• 30 September 2001 - Leicester City sack manager Peter Taylor after 15 months in charge. His team have finished September in bottom place (they were top of the league this time last year before a late season slump dragged them into the bottom half of the table), in the Premier League relegation zone along with Derby County and West Ham United. At the top end of the table, Arsenal lead over Manchester United on goal difference, while Leeds United, Bolton Wanderers and Sunderland complete the top five. [3] [38] Wolverhampton Wanderers lead Division One, with Burnley in second place. West Bromwich Albion, Norwich City, Crystal Palace and Manchester City complete the top six. [4] [39]

  • 6 October 2001 - A late equalizer by David Beckham against Greece at Old Trafford gains England automatic qualification for next summer's World Cup. However, the game is marred by a series of hooliganism incidents in Manchester on the day among fans of Manchester United, Manchester City and Stoke City.[8]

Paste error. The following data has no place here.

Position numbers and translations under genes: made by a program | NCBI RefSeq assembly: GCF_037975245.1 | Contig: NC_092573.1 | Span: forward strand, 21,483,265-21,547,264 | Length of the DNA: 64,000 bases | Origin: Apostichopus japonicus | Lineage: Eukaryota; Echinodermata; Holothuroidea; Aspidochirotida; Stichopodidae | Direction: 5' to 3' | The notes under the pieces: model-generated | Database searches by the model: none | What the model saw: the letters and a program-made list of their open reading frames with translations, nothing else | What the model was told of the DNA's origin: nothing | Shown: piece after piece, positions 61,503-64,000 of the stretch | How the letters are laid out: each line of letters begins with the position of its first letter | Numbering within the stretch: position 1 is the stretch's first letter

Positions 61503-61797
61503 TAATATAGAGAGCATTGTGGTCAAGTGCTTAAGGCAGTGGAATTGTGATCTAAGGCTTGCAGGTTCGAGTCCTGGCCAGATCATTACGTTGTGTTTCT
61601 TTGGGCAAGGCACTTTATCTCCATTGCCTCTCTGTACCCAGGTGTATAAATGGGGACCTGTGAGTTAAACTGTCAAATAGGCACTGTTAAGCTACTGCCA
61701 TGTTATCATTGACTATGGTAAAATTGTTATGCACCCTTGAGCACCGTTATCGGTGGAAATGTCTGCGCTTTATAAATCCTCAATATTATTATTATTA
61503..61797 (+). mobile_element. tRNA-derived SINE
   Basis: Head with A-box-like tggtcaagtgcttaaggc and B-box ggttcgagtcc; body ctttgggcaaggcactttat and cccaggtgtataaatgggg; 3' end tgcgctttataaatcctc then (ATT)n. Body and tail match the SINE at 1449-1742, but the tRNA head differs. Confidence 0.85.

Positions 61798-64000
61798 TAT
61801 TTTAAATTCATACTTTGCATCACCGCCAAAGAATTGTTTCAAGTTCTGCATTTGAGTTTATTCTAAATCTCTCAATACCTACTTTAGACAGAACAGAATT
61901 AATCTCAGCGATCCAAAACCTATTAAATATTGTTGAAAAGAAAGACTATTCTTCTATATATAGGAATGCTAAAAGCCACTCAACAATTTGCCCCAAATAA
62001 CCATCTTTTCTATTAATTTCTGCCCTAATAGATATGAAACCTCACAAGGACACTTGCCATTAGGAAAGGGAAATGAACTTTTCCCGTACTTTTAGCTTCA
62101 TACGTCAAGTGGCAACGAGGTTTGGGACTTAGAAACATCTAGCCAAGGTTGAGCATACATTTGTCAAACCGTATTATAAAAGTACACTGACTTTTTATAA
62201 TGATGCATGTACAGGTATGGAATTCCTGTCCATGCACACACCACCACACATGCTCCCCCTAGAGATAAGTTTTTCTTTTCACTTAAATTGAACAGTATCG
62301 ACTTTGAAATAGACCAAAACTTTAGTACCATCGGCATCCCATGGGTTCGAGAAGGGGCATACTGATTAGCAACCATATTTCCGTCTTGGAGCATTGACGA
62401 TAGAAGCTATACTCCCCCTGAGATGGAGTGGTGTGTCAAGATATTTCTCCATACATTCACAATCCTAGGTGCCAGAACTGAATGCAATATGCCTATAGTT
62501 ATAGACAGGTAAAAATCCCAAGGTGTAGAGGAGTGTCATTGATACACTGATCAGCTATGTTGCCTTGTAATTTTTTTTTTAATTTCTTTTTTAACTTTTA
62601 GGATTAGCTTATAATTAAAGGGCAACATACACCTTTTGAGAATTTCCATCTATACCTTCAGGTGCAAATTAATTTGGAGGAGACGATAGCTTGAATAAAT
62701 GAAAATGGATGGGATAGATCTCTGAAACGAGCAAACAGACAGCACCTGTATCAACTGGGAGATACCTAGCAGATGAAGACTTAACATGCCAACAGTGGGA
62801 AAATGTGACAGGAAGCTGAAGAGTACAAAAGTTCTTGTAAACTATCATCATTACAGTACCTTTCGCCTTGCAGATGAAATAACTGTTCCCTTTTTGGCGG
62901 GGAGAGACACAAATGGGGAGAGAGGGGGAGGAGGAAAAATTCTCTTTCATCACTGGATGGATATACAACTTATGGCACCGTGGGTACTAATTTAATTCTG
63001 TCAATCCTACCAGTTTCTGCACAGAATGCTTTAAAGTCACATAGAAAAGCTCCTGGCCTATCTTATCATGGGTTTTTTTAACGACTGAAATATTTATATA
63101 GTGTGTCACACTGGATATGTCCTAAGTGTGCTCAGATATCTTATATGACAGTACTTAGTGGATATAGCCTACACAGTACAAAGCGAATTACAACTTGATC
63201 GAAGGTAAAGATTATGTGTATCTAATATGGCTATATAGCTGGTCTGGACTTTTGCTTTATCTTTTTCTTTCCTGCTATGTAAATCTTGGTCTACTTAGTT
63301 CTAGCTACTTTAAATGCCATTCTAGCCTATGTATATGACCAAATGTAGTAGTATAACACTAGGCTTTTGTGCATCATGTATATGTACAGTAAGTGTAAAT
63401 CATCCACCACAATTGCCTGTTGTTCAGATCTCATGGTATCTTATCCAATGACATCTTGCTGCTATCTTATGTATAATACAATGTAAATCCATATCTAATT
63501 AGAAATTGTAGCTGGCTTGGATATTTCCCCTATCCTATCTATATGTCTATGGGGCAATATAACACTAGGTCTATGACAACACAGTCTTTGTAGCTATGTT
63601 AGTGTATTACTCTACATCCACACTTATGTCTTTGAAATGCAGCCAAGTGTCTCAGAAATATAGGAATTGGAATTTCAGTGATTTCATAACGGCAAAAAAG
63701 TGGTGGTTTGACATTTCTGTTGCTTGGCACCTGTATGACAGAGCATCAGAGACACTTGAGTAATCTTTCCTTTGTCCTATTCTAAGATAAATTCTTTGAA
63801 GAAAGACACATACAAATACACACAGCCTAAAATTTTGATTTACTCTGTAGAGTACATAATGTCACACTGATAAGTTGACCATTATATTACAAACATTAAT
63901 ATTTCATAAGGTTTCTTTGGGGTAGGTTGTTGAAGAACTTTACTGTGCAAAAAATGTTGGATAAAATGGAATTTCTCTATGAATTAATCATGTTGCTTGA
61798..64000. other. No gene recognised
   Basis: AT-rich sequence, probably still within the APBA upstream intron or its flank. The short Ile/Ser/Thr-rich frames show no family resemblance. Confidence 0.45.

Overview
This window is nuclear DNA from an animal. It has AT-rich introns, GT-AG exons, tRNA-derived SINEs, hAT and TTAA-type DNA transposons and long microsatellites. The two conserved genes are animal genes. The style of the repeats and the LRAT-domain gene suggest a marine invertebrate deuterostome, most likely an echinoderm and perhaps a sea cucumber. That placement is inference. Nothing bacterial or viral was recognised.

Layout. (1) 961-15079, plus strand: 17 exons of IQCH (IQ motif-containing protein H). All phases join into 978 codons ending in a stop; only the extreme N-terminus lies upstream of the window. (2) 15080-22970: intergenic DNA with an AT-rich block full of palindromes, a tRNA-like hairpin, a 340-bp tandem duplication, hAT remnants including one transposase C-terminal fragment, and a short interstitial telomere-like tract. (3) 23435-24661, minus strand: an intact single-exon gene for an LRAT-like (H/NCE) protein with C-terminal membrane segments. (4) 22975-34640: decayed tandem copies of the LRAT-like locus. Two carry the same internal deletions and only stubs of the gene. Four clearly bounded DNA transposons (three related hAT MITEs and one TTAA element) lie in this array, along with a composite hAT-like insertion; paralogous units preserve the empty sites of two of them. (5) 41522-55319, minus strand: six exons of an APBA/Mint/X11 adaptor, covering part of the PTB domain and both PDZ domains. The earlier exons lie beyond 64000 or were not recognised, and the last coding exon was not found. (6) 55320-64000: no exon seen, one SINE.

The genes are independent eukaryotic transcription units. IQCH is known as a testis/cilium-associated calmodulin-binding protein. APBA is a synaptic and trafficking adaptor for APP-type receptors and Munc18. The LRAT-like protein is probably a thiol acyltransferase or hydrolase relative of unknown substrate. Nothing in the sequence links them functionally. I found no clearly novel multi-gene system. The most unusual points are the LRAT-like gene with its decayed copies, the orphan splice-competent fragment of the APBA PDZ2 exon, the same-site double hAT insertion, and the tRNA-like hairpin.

• 7 October 2001 - Jim Smith resigns after six years as manager of Derby County and is replaced by his assistant Colin Todd.

  • 9 October 2001 - Grimsby Town knock holders Liverpool out of the Worthington Cup 2–1 at the third round stage. This was the first ever victory at Anfield for the Mariners. The winning goal was scored in the last minute of extra time, a stunning long-range strike by Liverpudlian Phil Jevons.

  • 10 October 2001 - Dave Bassett is named as Leicester City's new manager, with Brighton & Hove Albion manager Micky Adams being appointed as his assistant.

  • 13 October 2001 -

    • Liverpool boss Gérard Houllier is taken to hospital after complaining about chest pains, during the home draw against Leeds United. He undergoes emergency heart surgery and leaves Phil Thompson in sole control at Anfield, until April.